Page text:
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The Kenyan government does not keep a formal record of police killings and enforced disappearances. Our research, research from other human rights organizations and the media indicate that enforced disappearance and police killings are a systemic problem in Kenya
While Kenya has laws in books to address police killings, these laws are inadequate, and in most cases, they are not enforced adequately. The turning point for the work on enforced disappearances and police killings, at least in the public conscious, was when lawyer Willie Kimani, his client Josephat Mwenda and their driver Joseph Muiruri was abducted and subsequently executed in June 2016. The public outcry that followed the discovery of their tortured bodies has rekindled public interest in addressing the issue.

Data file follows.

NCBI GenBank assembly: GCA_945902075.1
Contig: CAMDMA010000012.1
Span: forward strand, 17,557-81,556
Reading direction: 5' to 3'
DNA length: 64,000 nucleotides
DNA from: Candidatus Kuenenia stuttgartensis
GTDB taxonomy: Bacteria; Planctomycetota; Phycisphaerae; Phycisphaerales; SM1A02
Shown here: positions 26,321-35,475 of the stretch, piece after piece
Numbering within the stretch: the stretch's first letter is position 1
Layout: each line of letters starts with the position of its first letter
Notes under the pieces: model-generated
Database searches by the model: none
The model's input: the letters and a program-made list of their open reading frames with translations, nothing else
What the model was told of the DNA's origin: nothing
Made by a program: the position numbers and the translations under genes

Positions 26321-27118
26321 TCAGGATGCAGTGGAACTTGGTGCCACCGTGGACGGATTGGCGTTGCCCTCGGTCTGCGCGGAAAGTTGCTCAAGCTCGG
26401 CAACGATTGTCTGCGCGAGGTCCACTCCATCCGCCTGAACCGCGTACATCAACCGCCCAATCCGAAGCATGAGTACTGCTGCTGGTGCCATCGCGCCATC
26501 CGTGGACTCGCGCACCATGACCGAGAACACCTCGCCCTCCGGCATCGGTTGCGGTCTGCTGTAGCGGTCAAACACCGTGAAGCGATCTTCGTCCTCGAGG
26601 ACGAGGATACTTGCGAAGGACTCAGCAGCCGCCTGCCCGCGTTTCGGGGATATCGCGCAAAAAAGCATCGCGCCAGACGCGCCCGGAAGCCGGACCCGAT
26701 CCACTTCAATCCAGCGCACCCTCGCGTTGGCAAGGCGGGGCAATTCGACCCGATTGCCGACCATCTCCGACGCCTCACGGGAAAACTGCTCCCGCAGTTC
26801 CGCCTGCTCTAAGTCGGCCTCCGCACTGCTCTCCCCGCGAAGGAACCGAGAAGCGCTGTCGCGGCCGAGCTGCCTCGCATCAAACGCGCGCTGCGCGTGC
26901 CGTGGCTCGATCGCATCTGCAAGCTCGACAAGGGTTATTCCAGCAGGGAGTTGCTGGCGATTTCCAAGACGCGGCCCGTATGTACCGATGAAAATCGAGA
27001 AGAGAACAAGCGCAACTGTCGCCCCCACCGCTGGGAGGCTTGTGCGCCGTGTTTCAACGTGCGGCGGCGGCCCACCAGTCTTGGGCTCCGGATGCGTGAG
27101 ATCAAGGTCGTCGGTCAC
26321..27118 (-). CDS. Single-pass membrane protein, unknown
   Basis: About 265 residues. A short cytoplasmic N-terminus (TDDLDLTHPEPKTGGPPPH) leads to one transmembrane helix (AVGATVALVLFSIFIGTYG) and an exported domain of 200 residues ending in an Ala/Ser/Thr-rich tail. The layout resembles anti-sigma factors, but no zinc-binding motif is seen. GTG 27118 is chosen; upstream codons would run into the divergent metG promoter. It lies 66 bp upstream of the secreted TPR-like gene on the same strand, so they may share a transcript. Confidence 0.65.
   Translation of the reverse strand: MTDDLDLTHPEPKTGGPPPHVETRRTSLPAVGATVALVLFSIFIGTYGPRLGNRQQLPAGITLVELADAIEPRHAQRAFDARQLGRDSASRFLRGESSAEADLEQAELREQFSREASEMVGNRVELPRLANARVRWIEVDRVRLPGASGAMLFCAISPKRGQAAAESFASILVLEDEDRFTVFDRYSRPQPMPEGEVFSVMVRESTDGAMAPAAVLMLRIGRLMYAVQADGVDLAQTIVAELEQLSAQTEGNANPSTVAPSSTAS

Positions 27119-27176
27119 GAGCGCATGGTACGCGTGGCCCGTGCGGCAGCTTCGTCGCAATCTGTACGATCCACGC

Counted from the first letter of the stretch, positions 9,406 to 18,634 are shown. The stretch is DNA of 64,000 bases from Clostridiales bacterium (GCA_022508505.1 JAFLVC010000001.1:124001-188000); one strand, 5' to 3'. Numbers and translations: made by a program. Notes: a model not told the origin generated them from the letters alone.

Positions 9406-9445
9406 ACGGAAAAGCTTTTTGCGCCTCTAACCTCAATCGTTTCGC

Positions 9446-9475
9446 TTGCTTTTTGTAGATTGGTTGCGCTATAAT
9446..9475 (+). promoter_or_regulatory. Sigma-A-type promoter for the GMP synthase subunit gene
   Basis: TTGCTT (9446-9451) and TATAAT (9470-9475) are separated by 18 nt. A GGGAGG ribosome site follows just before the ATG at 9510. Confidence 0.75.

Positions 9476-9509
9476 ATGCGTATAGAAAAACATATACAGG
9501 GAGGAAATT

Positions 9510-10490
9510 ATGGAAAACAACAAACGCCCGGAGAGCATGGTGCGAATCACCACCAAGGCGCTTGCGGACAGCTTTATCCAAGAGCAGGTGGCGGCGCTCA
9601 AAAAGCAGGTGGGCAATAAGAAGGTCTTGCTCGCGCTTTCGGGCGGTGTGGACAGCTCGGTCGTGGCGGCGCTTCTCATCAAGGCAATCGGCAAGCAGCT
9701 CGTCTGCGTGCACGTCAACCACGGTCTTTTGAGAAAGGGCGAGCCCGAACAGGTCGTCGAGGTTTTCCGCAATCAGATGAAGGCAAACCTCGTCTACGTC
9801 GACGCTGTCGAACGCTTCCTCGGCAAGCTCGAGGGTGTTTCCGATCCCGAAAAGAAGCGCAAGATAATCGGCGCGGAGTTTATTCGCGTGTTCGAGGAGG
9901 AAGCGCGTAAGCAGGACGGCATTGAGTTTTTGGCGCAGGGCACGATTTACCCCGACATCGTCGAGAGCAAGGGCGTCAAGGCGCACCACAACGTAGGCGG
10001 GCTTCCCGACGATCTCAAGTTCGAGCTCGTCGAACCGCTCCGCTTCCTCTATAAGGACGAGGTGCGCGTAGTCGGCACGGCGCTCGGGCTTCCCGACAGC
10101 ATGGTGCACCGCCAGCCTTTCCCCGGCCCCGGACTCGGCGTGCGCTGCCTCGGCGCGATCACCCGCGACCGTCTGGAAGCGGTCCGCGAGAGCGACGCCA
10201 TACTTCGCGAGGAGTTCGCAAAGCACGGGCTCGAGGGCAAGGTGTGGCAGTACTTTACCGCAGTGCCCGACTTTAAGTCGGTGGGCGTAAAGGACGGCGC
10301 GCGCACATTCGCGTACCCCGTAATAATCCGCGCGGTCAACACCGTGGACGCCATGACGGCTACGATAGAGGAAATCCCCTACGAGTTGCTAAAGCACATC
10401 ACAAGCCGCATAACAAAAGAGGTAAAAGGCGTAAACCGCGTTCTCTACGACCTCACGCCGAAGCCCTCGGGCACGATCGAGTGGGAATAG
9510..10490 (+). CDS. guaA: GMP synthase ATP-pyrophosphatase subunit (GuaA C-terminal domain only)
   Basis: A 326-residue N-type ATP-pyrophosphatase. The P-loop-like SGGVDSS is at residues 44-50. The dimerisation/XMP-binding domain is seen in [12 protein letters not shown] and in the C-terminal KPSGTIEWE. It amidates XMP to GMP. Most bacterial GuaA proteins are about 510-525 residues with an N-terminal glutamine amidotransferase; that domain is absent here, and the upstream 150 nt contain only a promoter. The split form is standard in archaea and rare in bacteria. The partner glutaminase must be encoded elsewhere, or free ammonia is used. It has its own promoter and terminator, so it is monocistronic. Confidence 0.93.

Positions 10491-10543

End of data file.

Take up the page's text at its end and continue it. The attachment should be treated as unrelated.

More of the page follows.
When confronted with human rights reports or media accounts, authorities continue to either deny or dismiss what appears to be a government policy on enforced disappearances and extrajudicial executions. Research shows that most police killings are preceded by enforced disappearances, which significantly increases whenever security agencies are engaged in eliminating suspected organized criminal groups. Kenyan police are implicated in enforced disappearances and police killings during security operations.
“An innocent citizen had been murdered and they were going to blame it on the Coronavirus, or call him a thug that had to be dealt with. No. They would not dishonor our community so far.” – Mradi, Nairobi